A Little Bit of Knowledge . . . Can Start World War III
After urging Congress to refrain from passing an Armenian genocide resolution because it might further provoke Turkey into invading Iraq and cutting off US supply lines, President Bush spent yesterday encouraging Congress to provoke China, while provoking Iran and Russia all on his own.
Our President made a big show of greeting the Dalai Lama and then attended a highly publicized ceremony in which His Holiness received the Congressional Gold Medal, one of the nation’s highest tributes for foreign dignitaries. Invited guests described the ceremony as a moving tribute to a man of peace.
Just prior to that, the President proclaimed that if anyone — probably meaning the Russians — wanted to avoid World War III, they should worry about Iran “having the knowledge necessary to make a nuclear weapon.” Like any diplomat, the President left it ambiguous whether Iran, the US, Russia or Israel would actually start WWIII once Iran acquired this knowledge.
The President’s wording is interesting. I thought America’s strategic concern was that Iran might actually acquire/develop nuclear weapons and the capacity to deliver them under conditions that suggested their likely use against its neighbors and/or our allies, including Israel. But I now see that my thinking was too subtle, especially in light of the President’s refusal yesterday to even discuss what he thinks the Israelis were bombing in Syria. Here’s what the President said at his press conference about WWIII (with video from C&L):
Q [Putin] said — well, at least the quote said that — and he also said, “He sees no evidence to suggest Iran wants to build a nuclear bomb.” Were you disappointed with that message? And does that indicate possibly that international pressure is not as great as you once thought against Iran abandoning its nuclear program?
THE PRESIDENT: I — as I said, I look forward to — if those are, in fact, his comments, I look forward to having him clarify those, because when I visited with him, he understands that it’s in the world’s interest to make sure that Iran does not have the capacity to make a nuclear weapon. And that’s why, on — in the first round at the U.N., he joined us, and second round, we joined together to send a message. I mean, if he wasn’t concerned about it, Bret, then why did we have such good progress at the United Nations in round one and round two?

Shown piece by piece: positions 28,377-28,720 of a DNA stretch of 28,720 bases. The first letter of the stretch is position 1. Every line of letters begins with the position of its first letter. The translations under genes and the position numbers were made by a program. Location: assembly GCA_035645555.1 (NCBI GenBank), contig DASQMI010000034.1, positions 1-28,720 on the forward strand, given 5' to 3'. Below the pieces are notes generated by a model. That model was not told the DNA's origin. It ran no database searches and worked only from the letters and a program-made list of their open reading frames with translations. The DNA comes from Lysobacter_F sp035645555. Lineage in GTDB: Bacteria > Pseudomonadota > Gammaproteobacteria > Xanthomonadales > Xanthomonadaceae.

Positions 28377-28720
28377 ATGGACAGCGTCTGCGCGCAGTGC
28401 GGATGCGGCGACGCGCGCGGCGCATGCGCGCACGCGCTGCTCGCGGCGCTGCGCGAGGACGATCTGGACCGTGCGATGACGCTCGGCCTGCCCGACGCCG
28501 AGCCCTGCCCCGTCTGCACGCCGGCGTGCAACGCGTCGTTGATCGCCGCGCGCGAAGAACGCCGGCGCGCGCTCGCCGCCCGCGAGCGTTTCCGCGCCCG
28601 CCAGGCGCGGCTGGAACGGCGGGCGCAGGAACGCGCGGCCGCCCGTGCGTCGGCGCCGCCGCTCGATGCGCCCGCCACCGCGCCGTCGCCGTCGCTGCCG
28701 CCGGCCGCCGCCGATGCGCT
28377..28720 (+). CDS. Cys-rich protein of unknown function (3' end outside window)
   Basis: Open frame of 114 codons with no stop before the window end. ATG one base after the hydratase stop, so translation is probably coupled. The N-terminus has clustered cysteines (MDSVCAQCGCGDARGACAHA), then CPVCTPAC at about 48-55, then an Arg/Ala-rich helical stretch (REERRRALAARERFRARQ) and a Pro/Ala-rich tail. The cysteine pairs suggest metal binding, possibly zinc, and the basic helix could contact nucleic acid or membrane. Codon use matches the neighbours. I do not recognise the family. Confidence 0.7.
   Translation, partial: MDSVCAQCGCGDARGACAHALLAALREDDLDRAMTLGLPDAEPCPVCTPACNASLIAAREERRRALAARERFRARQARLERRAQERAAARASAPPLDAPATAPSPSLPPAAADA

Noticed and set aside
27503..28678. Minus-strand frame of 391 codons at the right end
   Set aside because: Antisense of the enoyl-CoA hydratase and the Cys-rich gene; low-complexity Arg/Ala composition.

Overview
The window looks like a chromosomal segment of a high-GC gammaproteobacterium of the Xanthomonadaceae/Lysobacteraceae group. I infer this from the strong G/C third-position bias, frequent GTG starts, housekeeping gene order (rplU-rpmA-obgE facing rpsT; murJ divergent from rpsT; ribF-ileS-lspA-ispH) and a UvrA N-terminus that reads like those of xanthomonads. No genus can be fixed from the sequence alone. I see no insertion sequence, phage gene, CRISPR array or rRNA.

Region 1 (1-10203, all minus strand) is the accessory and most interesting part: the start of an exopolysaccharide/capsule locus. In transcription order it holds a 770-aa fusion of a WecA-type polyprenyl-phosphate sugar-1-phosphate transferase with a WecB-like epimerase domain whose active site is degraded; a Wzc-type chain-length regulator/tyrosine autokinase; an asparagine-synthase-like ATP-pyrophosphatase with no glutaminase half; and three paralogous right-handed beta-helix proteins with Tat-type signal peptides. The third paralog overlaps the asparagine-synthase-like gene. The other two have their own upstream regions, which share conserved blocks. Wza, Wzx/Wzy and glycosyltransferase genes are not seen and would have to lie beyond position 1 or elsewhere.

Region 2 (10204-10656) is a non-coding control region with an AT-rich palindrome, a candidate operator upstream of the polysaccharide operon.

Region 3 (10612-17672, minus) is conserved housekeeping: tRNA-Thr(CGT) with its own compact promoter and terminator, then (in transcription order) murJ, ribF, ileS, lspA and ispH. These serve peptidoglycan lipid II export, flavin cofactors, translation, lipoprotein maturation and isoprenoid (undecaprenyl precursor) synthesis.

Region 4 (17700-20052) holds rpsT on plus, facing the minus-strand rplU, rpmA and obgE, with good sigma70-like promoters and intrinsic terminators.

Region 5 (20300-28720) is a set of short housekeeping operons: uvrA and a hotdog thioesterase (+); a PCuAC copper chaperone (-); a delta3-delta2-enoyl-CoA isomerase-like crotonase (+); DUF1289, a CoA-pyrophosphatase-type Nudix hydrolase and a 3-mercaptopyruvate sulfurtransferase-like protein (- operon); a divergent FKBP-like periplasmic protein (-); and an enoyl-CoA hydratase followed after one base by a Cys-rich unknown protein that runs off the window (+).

And so I will visit with him about it. I have not yet been briefed yet by Condi or Bob Gates about, you know, their visit with Vladimir Putin.
Q But you definitively believe Iran wants to build a nuclear weapon?
THE PRESIDENT: I think so long — until they suspend and/or make it clear that they — that their statements aren’t real, yeah, I believe they want to have the capacity, the knowledge, in order to make a nuclear weapon. And I know it’s in the world’s interest to prevent them from doing so. I believe that the Iranian — if Iran had a nuclear weapon, it would be a dangerous threat to world peace.
But this — we got a leader in Iran who has announced that he wants to destroy Israel. So I’ve told people that if you’re interested in avoiding World War III, it seems like you ought to be interested in preventing them from have the knowledge necessary to make a nuclear weapon. I take the threat of Iran with a nuclear weapon very seriously. And we’ll continue to work with all nations about the seriousness of this threat. [my bold]
Apparently it is US policy not merely to prevent Iran from developing nuclear weapons, but also to prevent Iran from acquiring the “capacity, the knowledge” to develop nuclear weapons, irrespective of their actual intent to build or use a bomb.
Perhaps this is nothing new, and we shouldn’t rely too much on the precise wording George Bush uses when answering questions off the top of his head. Still, if we see this wording repeated, it may make it even more likely that Iran will cross (or has already crossed?) that ambiguous line in the sand that presumably justifies US military actions. I just wish Bush weren’t so careless with his words, because you never know what Dick Cheney might make of them.
Photo: Larry Downing/Reuters: President Bush’ press conference, Oct 17, 2007.